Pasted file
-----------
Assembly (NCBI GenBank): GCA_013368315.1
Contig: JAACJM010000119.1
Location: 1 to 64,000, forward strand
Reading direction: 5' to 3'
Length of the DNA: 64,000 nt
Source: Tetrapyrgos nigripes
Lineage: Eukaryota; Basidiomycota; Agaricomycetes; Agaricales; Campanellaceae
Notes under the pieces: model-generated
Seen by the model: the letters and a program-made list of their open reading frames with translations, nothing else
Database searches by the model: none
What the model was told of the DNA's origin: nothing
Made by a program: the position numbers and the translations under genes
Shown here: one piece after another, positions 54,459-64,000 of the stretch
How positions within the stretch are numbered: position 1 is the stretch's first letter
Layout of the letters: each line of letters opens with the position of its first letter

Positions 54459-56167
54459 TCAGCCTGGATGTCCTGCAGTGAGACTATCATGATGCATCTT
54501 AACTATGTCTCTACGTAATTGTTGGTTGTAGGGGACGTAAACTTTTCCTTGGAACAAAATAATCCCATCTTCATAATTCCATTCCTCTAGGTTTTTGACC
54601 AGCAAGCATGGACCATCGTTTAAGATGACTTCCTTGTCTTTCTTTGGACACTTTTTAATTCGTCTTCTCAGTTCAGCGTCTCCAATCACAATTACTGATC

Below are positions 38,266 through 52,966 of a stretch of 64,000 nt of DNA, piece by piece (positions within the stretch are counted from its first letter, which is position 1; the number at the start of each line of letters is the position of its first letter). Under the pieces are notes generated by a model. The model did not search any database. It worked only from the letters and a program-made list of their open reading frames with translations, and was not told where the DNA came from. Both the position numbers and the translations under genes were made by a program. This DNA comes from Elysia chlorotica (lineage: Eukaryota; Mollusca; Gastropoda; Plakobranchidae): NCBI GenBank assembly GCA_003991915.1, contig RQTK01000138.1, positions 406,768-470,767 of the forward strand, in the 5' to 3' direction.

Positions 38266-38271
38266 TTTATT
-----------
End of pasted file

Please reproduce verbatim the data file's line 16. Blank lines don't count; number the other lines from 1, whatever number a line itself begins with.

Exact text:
Positions 54459-56167